Understanding Discipleship - Women's Meeting Recap


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During the Women’s Ministry meeting on May 31, our creative God ministered to His daughters in a variety of ways. At the start, Emily Jessee acknowledged that the topic of the evening, discipleship, can be an intimidating. Yet, Jesus wants us to give Him our all by becoming His disciples and, in turn, discipling others.

Emily then kicked off a night of equipping in the area of discipleship by introducing her longtime friend, Shirley Corbett.

Shirley explained the “two sides of the discipleship coin” and what both parties should and should not do in a biblical mentoring relationship.

To dramatize Shirley’s opening point that no two women are the same, three ladies entered the chapel dressed as Shirley look-a-likes, complete with wigs and matching outfits. Shirley urged us to remember we are all uniquely different and warned of the danger of trying to make women we disciple into copies of ourselves.

shirley's girls

Rather, the discipler’s role is to “come alongside for a period of time and try to point [the disciple] in the right direction.” She added that the discipler doesn’t have to know everything. Rather, she should listen, ask questions, and direct the disciple to Scripture and the Holy Spirit, who is our ever-available Comforter and Teacher.

Similarly, the disciple, Shirley said, should not seek to be just like her mentor. God “never planned for you to live someone else’s life,” she said. She explained the disciple should be open to guidance but not try to be what she thinks the discipler wants her to be. “You have the Holy Spirit, who is God Himself, dwelling in you, and he knows what He wants you to do,” Shirley said.

She concluded by saying that in a fruitful discipleship, both women “get to stand and applaud God’s successes in their lives.”

Emily added that discipleship is “intentional friendship,” and that summer can be a good time to explore and develop such friendships. She made available three articles for further study.

Several attendees were then blessed with door prizes handmade by ladies in the church, and the entire group enjoyed another performance by the Women’s Ministry Dance Troupe.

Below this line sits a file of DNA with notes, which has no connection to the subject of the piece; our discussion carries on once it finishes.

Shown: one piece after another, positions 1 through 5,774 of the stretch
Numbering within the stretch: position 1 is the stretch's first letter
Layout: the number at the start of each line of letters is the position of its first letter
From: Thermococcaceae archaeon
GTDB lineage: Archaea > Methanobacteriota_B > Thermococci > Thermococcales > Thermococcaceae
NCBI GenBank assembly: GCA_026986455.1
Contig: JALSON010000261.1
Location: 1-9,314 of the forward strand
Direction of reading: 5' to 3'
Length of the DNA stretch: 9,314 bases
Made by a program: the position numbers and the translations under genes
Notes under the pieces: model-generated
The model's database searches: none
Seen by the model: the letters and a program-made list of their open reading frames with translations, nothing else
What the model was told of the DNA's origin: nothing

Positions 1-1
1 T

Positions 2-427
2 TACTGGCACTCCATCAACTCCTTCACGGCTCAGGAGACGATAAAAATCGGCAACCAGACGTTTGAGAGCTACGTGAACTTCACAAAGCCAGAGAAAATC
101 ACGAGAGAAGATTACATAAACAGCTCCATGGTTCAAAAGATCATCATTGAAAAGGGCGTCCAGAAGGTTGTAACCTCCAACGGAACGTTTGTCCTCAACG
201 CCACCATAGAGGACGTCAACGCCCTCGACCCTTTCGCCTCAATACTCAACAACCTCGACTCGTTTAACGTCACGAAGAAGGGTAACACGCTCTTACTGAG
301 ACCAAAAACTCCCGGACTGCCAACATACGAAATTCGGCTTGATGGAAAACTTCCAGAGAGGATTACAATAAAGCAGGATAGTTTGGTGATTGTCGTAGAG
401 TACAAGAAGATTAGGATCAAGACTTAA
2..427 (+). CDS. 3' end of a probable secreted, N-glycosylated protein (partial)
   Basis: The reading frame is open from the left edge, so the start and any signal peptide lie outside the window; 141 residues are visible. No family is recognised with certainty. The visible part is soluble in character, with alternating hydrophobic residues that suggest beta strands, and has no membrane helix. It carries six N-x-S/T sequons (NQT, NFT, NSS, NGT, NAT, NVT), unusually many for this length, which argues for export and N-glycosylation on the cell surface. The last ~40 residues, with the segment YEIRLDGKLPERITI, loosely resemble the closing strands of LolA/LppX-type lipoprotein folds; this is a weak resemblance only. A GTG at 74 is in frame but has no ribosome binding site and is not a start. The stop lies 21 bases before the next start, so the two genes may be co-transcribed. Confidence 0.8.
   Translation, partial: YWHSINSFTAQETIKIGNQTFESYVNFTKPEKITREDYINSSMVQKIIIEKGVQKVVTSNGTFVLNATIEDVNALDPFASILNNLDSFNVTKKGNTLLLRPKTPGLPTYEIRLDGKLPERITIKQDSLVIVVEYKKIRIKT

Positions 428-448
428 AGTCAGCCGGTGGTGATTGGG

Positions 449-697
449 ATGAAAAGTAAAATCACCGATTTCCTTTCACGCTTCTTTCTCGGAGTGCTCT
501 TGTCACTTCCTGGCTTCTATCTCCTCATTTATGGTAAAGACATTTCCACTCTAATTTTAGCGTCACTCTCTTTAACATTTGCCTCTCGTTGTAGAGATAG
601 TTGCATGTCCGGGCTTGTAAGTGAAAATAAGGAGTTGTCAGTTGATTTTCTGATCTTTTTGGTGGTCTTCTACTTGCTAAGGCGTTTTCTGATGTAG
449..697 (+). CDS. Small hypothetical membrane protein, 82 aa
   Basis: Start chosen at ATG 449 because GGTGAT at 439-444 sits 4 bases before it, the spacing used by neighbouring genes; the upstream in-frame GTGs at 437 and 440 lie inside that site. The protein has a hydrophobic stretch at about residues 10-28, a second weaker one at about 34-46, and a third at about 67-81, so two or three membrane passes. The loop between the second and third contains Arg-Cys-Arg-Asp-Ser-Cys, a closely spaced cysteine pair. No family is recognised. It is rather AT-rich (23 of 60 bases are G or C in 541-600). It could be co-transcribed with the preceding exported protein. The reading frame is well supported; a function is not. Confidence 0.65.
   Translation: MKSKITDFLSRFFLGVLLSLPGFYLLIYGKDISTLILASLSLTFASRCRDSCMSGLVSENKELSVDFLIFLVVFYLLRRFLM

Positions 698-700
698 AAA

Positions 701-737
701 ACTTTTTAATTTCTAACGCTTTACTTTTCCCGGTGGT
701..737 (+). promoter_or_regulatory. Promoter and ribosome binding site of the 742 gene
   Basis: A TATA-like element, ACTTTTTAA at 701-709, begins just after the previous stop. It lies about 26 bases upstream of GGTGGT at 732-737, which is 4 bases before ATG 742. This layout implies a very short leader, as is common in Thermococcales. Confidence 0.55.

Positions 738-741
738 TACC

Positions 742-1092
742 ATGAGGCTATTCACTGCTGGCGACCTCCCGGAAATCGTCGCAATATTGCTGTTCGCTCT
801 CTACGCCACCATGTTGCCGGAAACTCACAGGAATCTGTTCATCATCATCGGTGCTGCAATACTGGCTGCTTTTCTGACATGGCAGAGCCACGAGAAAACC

Minde Osborne and Jennifer Needham described the seasons of discipleship they had experienced individually and then talked about their relationship as discipler and disciple, respectively. The passages inspiring them are the Great Commission, Mark 16:15:20, and Titus 2:1-5.

A game-changer in Minde’s Christian walk was Pastor Aaron Law’s encouragement to read her Bible. She emphasized the importance of 2 Timothy 2:15 (MEV): “Study to show yourself approved.”

Jennifer mentioned the examples of her parents as being pivotal in her faith. Her mom, she says, showed her how to be a servant; her dad demonstrated a reverence for Scripture. “He doesn’t need a hard copy,” she explained. “It’s on his hard drive.”

When Minde and Jennifer first discussed a possible discipleship, they each had different ideas about how it would work. They began by jointly studying Lydia Brownback’s book Purity. They always pray together, and they often worship and study the Bible. The fruit of their relationship came through in their presentation as they displayed a fun-loving camaraderie with mutual love and admiration.

Minde then led the group in a short exercise in which each woman jotted on a notecard five things she believes are important to do in growing one’s faith. The activity was designed to help us think about where we might start in discipling others.

Debbie Klinect shared how her daughter Caroline has been blessed by discipling from Minde and Jennifer. Rowena Stafford offered a word of encouragement from the Lord, and the evening ended with an extended time of worship and prayer.

In myriad ways, the ladies were equipped to be creative in discipling other women.

Mark your calendars for the next Women’s Meeting on August 30. The topic for “Entering the War Room” will be prayer.

In the meantime, check out Shirley Corbett’s writings marked “Shirley’s Corner” here on the Harvest Table blog (www.metrolife.org/harvest-table).

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